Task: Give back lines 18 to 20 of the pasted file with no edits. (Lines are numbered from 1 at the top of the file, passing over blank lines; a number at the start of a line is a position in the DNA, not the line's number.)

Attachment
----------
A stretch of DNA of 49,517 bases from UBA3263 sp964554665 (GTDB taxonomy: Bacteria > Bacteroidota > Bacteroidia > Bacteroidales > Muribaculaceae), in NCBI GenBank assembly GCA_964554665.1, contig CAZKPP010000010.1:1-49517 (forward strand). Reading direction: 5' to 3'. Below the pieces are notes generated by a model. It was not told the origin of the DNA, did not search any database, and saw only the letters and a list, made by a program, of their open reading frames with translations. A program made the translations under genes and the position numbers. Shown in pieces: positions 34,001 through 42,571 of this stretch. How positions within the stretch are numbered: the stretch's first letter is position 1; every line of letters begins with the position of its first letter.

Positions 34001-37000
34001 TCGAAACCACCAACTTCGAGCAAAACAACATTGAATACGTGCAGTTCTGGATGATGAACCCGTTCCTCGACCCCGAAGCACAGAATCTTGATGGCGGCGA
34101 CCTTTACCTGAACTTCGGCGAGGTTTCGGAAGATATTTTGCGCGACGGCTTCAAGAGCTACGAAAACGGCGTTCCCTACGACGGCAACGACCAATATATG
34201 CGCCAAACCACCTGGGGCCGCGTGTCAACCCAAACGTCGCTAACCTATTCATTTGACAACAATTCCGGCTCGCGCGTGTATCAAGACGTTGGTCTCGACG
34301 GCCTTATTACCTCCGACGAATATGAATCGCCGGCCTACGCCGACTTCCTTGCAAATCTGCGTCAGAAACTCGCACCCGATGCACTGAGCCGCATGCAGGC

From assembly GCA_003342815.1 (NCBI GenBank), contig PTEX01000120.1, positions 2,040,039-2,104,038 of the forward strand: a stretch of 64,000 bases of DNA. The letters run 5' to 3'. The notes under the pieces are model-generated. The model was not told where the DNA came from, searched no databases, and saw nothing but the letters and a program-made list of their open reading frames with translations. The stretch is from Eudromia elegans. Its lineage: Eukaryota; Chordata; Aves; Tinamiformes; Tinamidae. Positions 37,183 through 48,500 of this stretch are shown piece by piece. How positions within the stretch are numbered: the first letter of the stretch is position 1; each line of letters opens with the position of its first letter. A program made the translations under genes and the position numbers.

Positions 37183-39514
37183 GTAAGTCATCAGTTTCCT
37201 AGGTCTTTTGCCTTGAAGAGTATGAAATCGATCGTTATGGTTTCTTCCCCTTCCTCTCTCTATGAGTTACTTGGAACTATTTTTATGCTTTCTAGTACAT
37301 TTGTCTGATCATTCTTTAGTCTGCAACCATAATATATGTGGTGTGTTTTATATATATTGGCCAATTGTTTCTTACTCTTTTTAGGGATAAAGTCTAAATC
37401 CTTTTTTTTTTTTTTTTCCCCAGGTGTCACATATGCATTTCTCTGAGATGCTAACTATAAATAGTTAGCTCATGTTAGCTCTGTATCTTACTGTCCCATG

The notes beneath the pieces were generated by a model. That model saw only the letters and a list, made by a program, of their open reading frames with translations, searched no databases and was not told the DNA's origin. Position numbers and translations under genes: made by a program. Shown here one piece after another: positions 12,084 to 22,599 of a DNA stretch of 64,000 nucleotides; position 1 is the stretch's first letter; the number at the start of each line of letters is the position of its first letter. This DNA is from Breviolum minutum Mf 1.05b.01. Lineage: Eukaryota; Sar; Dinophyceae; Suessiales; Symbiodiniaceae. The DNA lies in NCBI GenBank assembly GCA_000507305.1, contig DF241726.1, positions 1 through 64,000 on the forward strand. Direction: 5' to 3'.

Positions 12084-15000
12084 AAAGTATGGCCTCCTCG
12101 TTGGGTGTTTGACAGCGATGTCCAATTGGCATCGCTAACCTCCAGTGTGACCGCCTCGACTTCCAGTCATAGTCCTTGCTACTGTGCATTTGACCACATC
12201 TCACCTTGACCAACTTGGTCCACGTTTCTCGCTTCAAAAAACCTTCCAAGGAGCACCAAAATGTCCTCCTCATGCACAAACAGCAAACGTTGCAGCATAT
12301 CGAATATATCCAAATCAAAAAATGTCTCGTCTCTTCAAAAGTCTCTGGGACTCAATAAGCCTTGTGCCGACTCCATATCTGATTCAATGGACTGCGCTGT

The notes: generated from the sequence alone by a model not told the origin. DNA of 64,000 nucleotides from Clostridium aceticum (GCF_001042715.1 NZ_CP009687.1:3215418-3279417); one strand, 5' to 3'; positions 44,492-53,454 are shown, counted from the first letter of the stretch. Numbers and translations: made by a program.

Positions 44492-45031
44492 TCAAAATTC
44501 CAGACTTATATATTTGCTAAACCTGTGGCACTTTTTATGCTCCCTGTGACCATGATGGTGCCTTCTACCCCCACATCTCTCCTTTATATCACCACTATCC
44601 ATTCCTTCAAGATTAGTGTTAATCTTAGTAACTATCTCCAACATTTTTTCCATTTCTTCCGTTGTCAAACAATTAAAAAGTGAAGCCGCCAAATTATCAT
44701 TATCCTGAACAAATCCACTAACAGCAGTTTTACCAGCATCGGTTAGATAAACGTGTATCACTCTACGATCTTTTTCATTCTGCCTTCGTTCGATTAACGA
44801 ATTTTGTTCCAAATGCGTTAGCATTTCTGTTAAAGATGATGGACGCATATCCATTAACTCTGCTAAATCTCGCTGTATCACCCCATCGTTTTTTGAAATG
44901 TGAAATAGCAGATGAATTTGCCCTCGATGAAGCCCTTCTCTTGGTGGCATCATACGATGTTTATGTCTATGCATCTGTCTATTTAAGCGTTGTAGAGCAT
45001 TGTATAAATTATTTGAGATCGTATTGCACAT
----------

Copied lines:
12301 CGAATATATCCAAATCAAAAAATGTCTCGTCTCTTCAAAAGTCTCTGGGACTCAATAAGCCTTGTGCCGACTCCATATCTGATTCAATGGACTGCGCTGT

The notes: generated from the sequence alone by a model not told the origin. DNA of 64,000 nucleotides from Clostridium aceticum (GCF_001042715.1 NZ_CP009687.1:3215418-3279417); one strand, 5' to 3'; positions 44,492-53,454 are shown, counted from the first letter of the stretch. Numbers and translations: made by a program.

Positions 44492-45031